They call it a “morality tale” when a character does despicable things and ends up being punished by karmic comeuppance.
Richard Gere’s Arbitrage, about a crooked hedge fund billionaire trying to cover up more than just his financial crimes, is kind of an “anti-morality tale,” with the Bernie Madoff-type wheeler-dealer besieged on all sides by trouble, but somehow sticking it to karma every time — though the question of the film is for how long.
The movie premiered Saturday night at the Sundance Film Festival, where its cold-blooded approach was a bracing contrast to some of the cozier films that had shown so far. “These guys enjoy living this kind of life. It’s really a cocaine high, to be living like that — without the drugs! Success and money are enough of a drug.” Gere went on, then stopped himself, smiling as he added a third thing. “There’s sex as well.”
Gere’s character, Robert Miller, has a high-society, big-spending wife trying to squeeze $2 million (“It’s just $2 million!” she says) out of him for a hospital charity at the same time he is trying to cover up a series of missteps that have left them broke, save for a massive loan that’s about to come due. Some major buyers are on the hook to take over his company, but they’re hesitating. His daughter (Brit Marling), is a chief officer at the firm and senses something is wrong.
Everything about Miller’s world is closing in on him.
The only relief he has is a French artist/mistress he keeps on the side (played by Victoria’s Secret model Laetitia Casta.) Even she is beginning to pressure him to finally divorce his wife.
When one of the characters dies in an accident, Gere’s character has something much bigger and more terrifying to cover up as the police begin one more problem he has to overcome.
First-time feature director Nicholas Jarecki drew inspiration from the Madoff scandal and fraud that led to the collapse of the financial markets in 2008, but he also knows this world intimately, being the son of two former commodities traders. “This came out of Nick. It’s his world, it’s his family’s world. He knows it very well,” Gere told the audience at Sundance.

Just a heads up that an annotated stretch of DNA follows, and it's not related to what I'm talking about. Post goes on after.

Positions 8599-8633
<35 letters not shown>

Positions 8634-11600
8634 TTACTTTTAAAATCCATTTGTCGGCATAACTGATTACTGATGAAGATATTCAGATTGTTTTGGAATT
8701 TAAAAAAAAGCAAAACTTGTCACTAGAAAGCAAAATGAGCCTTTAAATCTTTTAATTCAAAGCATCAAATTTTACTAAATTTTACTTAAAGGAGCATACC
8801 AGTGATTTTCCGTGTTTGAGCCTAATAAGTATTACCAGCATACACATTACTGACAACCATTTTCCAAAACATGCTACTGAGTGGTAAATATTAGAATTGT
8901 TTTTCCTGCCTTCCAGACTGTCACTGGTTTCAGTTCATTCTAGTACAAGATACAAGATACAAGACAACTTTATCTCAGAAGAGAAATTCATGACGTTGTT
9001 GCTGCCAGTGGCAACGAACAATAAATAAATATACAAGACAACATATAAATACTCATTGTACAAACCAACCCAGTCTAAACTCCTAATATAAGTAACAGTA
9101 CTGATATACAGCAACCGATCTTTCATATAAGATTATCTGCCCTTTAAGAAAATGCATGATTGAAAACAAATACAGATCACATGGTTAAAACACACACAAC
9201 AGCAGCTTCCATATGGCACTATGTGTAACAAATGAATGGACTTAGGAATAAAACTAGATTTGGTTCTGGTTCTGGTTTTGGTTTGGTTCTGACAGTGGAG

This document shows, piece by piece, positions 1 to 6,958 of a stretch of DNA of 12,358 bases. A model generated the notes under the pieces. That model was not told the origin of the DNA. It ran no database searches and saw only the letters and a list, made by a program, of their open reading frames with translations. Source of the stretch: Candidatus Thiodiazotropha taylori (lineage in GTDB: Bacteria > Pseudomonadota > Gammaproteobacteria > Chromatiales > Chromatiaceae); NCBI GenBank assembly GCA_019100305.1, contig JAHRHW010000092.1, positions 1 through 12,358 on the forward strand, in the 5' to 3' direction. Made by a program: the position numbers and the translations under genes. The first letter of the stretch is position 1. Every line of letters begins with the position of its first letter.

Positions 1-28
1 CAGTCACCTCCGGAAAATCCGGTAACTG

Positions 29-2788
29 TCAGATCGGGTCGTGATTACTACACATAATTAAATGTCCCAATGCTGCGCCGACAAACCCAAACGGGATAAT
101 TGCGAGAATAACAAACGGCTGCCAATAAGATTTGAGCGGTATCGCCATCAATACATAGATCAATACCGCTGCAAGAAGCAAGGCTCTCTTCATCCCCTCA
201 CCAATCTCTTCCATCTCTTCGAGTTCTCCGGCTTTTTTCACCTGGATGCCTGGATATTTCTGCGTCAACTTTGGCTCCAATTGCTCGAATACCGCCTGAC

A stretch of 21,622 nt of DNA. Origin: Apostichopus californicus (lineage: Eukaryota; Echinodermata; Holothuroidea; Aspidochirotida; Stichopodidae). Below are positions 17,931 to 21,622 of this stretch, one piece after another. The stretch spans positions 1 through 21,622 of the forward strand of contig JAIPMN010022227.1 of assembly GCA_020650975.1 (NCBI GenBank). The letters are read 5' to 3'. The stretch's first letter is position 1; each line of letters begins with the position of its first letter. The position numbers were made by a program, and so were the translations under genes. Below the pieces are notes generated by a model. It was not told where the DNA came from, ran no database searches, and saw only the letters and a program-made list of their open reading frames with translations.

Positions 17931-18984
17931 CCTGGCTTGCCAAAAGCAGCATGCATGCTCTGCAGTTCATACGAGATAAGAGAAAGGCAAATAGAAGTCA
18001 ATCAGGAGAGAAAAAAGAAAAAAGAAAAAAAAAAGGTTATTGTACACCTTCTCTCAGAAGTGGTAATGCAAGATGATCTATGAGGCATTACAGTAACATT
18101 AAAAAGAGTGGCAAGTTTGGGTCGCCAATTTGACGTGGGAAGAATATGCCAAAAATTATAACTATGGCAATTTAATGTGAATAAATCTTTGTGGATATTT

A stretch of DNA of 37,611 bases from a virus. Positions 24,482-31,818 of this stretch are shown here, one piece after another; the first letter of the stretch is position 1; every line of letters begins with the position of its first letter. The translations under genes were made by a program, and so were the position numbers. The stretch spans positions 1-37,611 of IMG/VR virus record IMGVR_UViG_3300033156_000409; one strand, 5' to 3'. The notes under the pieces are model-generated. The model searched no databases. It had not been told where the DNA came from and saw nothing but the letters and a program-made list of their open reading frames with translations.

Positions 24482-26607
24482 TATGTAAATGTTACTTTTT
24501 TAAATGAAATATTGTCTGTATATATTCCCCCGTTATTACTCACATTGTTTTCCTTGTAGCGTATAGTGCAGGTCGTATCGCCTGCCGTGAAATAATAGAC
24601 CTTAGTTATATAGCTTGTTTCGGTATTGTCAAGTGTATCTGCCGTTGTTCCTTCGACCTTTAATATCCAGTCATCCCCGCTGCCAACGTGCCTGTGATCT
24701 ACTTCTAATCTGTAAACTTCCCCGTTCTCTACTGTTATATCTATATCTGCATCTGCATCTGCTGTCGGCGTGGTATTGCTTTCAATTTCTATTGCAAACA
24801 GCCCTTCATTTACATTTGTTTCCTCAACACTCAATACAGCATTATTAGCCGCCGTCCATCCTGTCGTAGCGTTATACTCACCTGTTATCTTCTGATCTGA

The filmmaker said he was curious what it was like for these titans of industry, who always manage — through their power and money and connections — to escape the noose. “I thought, ‘What’s it like to be one of those major players? Where does he live? He must live in a big house, and he has to have a lot of money, so he must have a lot of problems. That was how the script began.”
From there, he began casting it, and as the players came together the script adapted to fit each of them. “We had nearly a month of rehearsal, Richard and I, and then kind of a week with each person in his orbit,” Jarecki said. “We would all meet at my apartment and re-write the script and go through the [dialogue]. We’d sit there, drink the tea, I’d be sitting at the computer and we were spitting out pages from the printer so much that Richard said, ‘Number 1, it’s too slow and Number 2, we’re wasting trees.’ At that point we just sat around the laptop keying in dialogue as we were saying it. That gave us a great preparation to make the film, and built relationships among the cast.”
Then there’s the mystery of the film’s title. Unless you’re in finance, its meaning may be unknown, but it’s the term for buying something low and making a quick profit by selling it high.
With positive reviews rolling in, there’s no doubt the studio distributors are hoping to do that very thing.
On Twitter: @Breznican